Kelvin: I would argue with my personal experience with a Chevy e-Bolt 2019 that I observed 1,000 miles cost me $30-$33 USD residential electricity cost be it solar or grid source. AND since the 2019 e-Bolt dropped in price from $39,000 MSRP to $25,400 MSRP for 2023, I have one on factory bench order. Such a deal! My understanding with a nine (9) or maybe more battery warranty (9 year warranty on the 2019. BTW: IF I went ICE vehicle I would have went with Impala LTZ for sure. Sadly Chevy does not produce Impala any longer. I think it would be a win-win for Chevy to produce a e-Impala!
The “dreaded” 3800 was a good motor if you knew how to work on them. Their kryptonite was the coolant bleeder valves. They wouldn’t naturally evacuate the air in the lines, which would create hot spots, compromising the head gaskets and manifold. They would then leak coolant into the oil or worse, hrydrlock.
If you find a 3800, that has clean oil and isn’t ticking, bleed the valves (careful, their fragile) and hold onto it. These are 500K engines for those who know how to maintain them.
My wife’s 99 GP with the 3.8 suffered the dreaded “hydrolock’ fate at about 50k miles. Car also suffered from a seemingly unsolvable highway-speeds shake no matter what we tried with tires and various balancing options.
Beautiful car, questionable quality that has plagued GM cars for quite some time. Had enough by 2013 with our miserable 2009 Suburban.
I own a 2015 Malibu LTZ 2.5L. With 223429 miles , No problems at all! My previous car was a CLK320. 2005. 87000 miles too many problems. My chevy has never let me stranded, like Mercedes did. I keep all maintenance up to date on My Malibu2015.
LFX is definitely better than the LY7 and LLT versions, Those gave the engine family a bad name.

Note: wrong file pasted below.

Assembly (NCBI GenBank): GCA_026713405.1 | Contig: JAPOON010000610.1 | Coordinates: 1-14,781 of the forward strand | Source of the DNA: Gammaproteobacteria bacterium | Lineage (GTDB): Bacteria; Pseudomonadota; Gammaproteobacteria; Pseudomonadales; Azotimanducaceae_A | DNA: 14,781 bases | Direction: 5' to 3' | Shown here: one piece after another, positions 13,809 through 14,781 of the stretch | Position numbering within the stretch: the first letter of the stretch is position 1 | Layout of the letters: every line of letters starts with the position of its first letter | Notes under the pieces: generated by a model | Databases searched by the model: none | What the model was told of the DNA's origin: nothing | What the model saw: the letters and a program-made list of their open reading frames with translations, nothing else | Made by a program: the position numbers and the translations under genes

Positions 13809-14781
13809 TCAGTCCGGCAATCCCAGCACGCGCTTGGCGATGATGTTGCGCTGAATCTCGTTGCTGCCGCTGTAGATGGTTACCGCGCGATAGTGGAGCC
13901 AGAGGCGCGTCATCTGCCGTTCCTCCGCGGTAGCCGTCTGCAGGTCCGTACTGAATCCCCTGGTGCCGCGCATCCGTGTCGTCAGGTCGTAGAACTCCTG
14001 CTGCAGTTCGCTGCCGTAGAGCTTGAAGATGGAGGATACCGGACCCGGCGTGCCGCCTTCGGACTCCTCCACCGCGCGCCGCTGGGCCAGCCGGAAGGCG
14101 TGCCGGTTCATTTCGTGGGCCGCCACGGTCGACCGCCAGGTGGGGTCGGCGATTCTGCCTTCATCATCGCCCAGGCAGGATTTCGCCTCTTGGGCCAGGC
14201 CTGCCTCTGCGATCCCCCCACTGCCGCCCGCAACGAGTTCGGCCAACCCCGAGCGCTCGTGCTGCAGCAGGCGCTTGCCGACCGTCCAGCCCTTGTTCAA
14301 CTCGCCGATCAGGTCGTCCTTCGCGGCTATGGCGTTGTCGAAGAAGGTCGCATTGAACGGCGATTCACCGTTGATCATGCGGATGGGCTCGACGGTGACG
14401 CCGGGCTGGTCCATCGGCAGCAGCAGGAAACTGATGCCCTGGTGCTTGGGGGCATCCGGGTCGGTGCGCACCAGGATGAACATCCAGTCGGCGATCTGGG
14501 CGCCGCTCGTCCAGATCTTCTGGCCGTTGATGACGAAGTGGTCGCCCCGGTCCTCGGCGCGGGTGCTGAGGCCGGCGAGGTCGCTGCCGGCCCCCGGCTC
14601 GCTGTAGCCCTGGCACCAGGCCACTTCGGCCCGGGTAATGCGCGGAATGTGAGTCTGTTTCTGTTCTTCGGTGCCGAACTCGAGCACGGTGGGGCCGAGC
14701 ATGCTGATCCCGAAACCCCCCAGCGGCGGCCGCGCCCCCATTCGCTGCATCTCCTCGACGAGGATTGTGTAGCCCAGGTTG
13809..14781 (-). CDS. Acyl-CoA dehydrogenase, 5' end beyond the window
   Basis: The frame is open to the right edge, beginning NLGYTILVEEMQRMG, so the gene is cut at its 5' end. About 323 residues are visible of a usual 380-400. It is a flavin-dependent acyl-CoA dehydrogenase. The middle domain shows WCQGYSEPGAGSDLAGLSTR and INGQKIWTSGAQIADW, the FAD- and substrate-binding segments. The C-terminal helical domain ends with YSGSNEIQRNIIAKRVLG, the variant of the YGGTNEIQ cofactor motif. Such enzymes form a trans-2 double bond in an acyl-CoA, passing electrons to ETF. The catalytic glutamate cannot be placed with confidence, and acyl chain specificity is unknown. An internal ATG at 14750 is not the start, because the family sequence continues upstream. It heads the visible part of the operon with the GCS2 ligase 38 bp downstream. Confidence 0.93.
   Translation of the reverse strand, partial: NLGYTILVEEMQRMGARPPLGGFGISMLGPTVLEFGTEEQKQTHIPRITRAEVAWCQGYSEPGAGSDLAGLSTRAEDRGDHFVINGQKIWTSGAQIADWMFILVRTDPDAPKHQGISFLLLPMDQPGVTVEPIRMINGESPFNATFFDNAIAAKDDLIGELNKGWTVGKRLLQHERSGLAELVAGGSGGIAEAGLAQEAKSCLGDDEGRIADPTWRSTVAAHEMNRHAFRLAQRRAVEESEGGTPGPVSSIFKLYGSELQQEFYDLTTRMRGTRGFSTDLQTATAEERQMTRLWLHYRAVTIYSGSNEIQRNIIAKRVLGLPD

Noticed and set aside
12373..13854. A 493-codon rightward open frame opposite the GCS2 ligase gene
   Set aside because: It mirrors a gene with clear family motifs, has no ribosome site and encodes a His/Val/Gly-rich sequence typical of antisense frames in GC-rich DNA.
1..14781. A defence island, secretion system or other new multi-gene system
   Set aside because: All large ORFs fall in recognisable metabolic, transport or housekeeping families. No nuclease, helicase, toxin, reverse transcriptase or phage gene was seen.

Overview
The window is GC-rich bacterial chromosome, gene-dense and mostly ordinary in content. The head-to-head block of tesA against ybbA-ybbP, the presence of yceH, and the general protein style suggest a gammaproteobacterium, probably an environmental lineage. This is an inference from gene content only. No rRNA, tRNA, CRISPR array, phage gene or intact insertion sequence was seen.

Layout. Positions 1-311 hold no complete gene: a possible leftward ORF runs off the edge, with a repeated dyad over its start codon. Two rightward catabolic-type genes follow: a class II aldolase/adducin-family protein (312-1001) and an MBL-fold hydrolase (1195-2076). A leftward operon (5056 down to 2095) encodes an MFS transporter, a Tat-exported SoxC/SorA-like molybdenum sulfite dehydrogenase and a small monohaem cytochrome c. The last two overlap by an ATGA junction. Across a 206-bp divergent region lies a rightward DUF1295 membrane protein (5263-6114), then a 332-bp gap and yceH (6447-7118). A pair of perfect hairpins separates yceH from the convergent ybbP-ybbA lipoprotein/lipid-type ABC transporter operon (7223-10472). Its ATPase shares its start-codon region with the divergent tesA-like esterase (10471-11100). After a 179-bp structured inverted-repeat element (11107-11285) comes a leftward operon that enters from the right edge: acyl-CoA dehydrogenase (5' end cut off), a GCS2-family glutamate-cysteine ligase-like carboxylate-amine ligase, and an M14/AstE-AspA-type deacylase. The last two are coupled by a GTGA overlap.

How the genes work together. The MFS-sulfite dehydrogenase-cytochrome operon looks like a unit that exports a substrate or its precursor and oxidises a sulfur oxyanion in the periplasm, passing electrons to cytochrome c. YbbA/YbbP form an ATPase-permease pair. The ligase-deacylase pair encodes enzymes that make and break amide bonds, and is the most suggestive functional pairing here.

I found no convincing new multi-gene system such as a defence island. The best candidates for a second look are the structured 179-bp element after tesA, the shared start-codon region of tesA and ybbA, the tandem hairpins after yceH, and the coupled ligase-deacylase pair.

Mr. Mike, I daily a Buick Lucerne with a Series III 3800 as my go to work vehicle. I get 30+ MPG on the highway, with zero reliability issues. I’ve owned an example of a Series I, Series II, Series III and even the grand daddy of them all, a first gen 198 cu in Buick “Fireball V6” in a 1963 Buick Special. It is without a doubt the greatest all-around engine GM ever produced. The only major issues were intake gasket issues on Series II engines, and that is easily and cheaply repairable. The 3.6 is a thirsty engine.
I’d drive a 2014 v6 but I wouldn’t touch a 2012 with a 39-and-a-half-foot pole
Should get the one with the 5.3V8 😍
You know Impala went from a airport rental vehicle all the way up to scoring 99 overall in Consumer Reports (CR) a few years back. Only outpoint CR observed was small rear window. That rear window was re-designed following year from what I read. I was serious about purchasing a Impala during the last production year Chevy made them. However, I opt for a Chevy e-Bolt 2019 and now have a Chevy e-Bolt 2023 on factory bench order. I wish Chevy will make a e-Impala!
BTW: It was the only American manufactured vehicle to make the top 10 rating in consumer reports that year. The others were all Japanese.
I have an ’07 LT w/the 3.5L V6, 121k miles and it’s been a very good car. No major problems. It is starting to rust on both rear quarters at the top of the wheel wells, but otherwise it still looks good too! The cloth interior is still in great shape as well! It’s kind of fun to have a comfortable, paid off and reliable daily driver in this Pick-up and SUV driven world!
Yeah I get it, I have a long paid off 09 Pontiac G6 that’s in great shape that is a very comfortable alternative to my Silverado and the wife’s Equinox. I bought it new and I may never sell it, lol.
Mmmm and GM killed it?
Yeah, GM figured it was too good and would not benefit their service and parts departments.
AVi gm doesn’t kill off a car line because it was too good of a car. In every case gm will kill off a car line because Nobody is Buying them. There is insufficient car sales to continue to produce that car line or model.
No car company can just produce vehicles that sit on the dealers lot and never sell.